Special interview:
UK Chief Rabbi 'concerned about Labor, anti-Semitism growing'

'Anti-Semitism on rise, most of all we're worried about Labour Party,' Rabbi Mirvis says.

Yoni Kempinski - Antwerp,

Rabbi Ephraim Mirvis
Rabbi Ephraim Mirvis
Yoni Kempinski

Britain's Chief Rabbi Ephraim Mirvis has been attending the biennial convention of the Conference of European Rabbis in Antwerp, Belgiumthis week.

In an interview with Arutz Sheva, Rabbi Mirvis explains the importance of the conference: "This conference is absolutely brilliant; I've been coming to the conference of European Rabbis since 1986. At that time, we had seventy rabbis, only from western Europe. At this one I think there's close to three hundred rabbis. The majority are from eastern Europe. We've seen a miracle in front of our own eyes: It's the development of Judaism on this continent.

"We've come to celebrate what we have in common, there are many lonely rabbis from isolated communities. This conference gives an opportunity to connect with other rabbis, to share dilemmas, to share success stories, and that opportunity for togetherness, bonding, certainly strengthens what we do wherever we are."

If over the years you heard stories from other rabbis about anti-Semitism, this year has it become more relevant for you in the UK?.

"Unfortunately that is the case. There are two parallel narratives that are happening for us in Europe: The good is getting better and the bad is getting worse. Unfortunately you're right, the bad is getting worse."

If the voters want the Labour Party they will get in; what can you do and what are you doing regarding the threat of anti-Semitism from this party?

"History will show that this has been our top priority. That we are doing whatever we can, both in the eyes of the public and behind the scenes in order to ensure that anti-Semitism will be neutralized, and in order to guarantee that whichever government leads our country it will be one that will be friendly towards the Jews and the State of Israel."

How do you answer those who deny it's anti-Semitism and say it's only criticism of Israel?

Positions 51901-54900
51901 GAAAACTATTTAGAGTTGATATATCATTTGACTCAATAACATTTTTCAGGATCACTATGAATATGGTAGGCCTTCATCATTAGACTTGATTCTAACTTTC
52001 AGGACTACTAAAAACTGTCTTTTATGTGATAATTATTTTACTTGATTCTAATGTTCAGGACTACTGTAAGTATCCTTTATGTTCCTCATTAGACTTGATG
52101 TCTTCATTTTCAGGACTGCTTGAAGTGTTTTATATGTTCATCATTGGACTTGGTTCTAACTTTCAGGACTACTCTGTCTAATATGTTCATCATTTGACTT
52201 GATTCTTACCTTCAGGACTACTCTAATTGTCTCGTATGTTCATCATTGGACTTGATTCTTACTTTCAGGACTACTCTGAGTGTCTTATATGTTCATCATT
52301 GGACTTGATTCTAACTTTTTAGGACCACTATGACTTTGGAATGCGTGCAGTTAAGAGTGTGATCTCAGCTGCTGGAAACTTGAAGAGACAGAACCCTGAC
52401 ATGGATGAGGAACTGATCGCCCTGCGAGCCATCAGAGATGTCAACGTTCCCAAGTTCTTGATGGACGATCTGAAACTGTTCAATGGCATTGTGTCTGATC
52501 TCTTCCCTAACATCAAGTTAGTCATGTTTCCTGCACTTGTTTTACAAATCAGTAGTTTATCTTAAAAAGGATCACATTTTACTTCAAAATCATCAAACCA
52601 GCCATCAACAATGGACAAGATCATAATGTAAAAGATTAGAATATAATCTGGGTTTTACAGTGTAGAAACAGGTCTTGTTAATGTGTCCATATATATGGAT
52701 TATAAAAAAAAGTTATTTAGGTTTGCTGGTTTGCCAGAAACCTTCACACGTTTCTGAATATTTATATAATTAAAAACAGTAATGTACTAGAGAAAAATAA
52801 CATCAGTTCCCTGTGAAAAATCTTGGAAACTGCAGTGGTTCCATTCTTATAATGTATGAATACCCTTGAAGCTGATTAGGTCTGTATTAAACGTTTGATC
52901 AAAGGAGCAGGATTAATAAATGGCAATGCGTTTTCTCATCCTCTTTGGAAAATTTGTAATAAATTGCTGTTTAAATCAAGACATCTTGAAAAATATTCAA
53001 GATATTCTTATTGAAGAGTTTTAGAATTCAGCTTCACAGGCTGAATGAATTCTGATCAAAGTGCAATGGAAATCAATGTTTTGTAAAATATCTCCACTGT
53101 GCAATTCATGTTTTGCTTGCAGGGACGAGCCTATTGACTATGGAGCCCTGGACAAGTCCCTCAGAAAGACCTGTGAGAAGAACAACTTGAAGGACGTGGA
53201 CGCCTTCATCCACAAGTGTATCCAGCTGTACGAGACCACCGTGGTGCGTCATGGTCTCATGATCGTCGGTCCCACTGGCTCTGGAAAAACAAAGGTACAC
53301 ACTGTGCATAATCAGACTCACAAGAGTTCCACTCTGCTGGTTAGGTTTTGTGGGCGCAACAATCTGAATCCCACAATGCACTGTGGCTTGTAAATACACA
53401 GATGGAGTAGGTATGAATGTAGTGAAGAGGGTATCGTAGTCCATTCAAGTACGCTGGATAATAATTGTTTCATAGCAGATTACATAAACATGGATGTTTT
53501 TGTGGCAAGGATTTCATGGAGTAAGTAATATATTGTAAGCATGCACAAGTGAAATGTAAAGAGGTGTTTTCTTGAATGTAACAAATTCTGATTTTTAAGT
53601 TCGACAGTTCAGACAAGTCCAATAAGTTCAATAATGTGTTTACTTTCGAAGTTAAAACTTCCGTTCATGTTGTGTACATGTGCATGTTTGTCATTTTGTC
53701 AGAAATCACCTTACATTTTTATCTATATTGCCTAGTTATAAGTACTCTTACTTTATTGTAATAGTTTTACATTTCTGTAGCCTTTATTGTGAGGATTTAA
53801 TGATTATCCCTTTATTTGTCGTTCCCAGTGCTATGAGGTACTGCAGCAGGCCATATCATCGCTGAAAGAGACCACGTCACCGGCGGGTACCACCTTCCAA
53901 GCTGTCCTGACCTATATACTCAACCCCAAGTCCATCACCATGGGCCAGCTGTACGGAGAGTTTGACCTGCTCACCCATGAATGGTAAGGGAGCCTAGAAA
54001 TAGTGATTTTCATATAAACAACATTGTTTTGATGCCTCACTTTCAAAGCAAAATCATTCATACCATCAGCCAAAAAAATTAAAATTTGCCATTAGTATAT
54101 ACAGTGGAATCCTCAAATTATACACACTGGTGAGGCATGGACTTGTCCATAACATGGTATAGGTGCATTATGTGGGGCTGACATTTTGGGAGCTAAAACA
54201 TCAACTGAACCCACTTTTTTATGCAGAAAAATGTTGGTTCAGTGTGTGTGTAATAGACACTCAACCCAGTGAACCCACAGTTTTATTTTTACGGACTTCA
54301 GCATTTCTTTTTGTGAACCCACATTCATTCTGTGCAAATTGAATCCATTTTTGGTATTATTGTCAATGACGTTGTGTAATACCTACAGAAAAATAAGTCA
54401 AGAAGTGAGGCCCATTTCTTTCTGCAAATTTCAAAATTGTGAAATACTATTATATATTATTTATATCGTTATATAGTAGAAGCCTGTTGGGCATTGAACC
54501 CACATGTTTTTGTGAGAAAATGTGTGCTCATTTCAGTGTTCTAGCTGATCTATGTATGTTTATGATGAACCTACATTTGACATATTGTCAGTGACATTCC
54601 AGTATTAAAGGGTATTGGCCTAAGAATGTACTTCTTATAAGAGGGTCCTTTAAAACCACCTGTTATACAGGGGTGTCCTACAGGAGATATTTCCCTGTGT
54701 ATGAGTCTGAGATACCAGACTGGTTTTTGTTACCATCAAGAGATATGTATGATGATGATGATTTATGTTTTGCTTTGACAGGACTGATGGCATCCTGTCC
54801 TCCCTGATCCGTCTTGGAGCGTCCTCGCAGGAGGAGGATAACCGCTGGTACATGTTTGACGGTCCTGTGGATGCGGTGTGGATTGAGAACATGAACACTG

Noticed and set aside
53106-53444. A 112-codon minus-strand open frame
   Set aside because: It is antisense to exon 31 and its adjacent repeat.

"When one is negating the right of a people to have its own country under its own sovereignty, which at core, anti-Zionism is about, well that is outright anti-Semitism."

Are we seeing more aliya from England like we saw from France in the wake of all the headlines?

"The rate of aliya from Britain to Israel has been impressive. We are exceptionally proud of our olim to Israel. It continues to be a very positive feature of Jewish life in the UK.

"At the same time we've noticed that in the last three years, actually, aliya to Israel has dropped slightly. So there is no expression in reality of any deep concern. I hope it won't be put to the test, in the event a Labour government will come into power."

Where are the threats coming from?

"Well, we feel the walls closing in; it's from the far-Right, the far-Left, radical Islam, so it's from all directions, and it's a trying time.

"We're living in a challenging age. Here at the conference this afternoon I'm giving a speech which is about Millennials. The change of mindset, a new world, and how they are relating and responding to our Torah Judaism in a way that people have never related and responded before. What I find is that while people have less respect for authority, they do want a life of spirituality. They're yearning for an expression of their soul, and if we have strong communities and we teach Torah in an attractive and appealing way, they will go for it."

As Chief Rabbi, how do you deal with the various streams in Britain?

"We're working hard on unity among the Jewish People, and for me it's very important that there be unity, that there should be no baseless hatred, but if we're talking about anti-Semitism, there is danger from the outside. Why add danger from within?

"We need to be proud of what we're about, respect others for what they're saying, and under the baton of cooperation we need to produce Jewish harmony."




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